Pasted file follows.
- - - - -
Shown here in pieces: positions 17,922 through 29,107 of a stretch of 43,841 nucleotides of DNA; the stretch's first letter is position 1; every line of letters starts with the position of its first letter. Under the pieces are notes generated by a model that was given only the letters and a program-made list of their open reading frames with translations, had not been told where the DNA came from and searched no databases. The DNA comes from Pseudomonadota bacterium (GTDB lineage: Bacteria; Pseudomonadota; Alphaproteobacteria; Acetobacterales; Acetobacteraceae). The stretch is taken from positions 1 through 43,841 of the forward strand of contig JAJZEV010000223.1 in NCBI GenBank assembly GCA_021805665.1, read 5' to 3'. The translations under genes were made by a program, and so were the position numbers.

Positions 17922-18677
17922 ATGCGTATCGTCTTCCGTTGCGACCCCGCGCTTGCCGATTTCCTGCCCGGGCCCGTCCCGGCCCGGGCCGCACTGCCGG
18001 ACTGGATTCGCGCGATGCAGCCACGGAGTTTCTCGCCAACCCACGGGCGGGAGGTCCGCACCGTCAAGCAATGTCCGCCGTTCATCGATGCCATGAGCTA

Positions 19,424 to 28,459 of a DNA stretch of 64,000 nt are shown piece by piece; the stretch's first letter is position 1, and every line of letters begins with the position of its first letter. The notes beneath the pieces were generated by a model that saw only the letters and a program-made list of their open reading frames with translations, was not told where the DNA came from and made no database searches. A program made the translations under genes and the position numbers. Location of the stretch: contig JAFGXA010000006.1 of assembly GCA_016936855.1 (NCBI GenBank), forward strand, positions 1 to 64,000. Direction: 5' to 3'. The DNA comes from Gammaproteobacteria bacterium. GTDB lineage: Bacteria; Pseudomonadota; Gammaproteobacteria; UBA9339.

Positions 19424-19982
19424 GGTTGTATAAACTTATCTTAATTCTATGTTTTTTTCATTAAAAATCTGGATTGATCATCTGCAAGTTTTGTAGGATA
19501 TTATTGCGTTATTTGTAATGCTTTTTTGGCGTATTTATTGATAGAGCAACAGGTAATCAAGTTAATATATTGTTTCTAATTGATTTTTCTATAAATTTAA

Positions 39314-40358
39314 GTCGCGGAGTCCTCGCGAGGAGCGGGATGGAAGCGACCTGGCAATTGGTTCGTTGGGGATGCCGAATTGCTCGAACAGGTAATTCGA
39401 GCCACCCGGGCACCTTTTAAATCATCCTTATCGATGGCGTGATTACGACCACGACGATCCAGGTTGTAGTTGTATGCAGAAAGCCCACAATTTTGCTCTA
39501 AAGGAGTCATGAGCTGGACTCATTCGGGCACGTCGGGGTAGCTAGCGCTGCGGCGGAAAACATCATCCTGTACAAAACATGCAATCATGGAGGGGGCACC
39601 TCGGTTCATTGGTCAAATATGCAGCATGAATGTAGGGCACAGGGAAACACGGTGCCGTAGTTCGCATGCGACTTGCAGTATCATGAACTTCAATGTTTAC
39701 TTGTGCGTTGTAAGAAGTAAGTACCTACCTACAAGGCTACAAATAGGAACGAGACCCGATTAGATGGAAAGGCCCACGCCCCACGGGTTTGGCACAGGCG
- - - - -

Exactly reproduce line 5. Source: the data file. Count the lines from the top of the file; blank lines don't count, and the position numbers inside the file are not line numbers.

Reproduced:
Positions 19,424 to 28,459 of a DNA stretch of 64,000 nt are shown piece by piece; the stretch's first letter is position 1, and every line of letters begins with the position of its first letter. The notes beneath the pieces were generated by a model that saw only the letters and a program-made list of their open reading frames with translations, was not told where the DNA came from and made no database searches. A program made the translations under genes and the position numbers. Location of the stretch: contig JAFGXA010000006.1 of assembly GCA_016936855.1 (NCBI GenBank), forward strand, positions 1 to 64,000. Direction: 5' to 3'. The DNA comes from Gammaproteobacteria bacterium. GTDB lineage: Bacteria; Pseudomonadota; Gammaproteobacteria; UBA9339.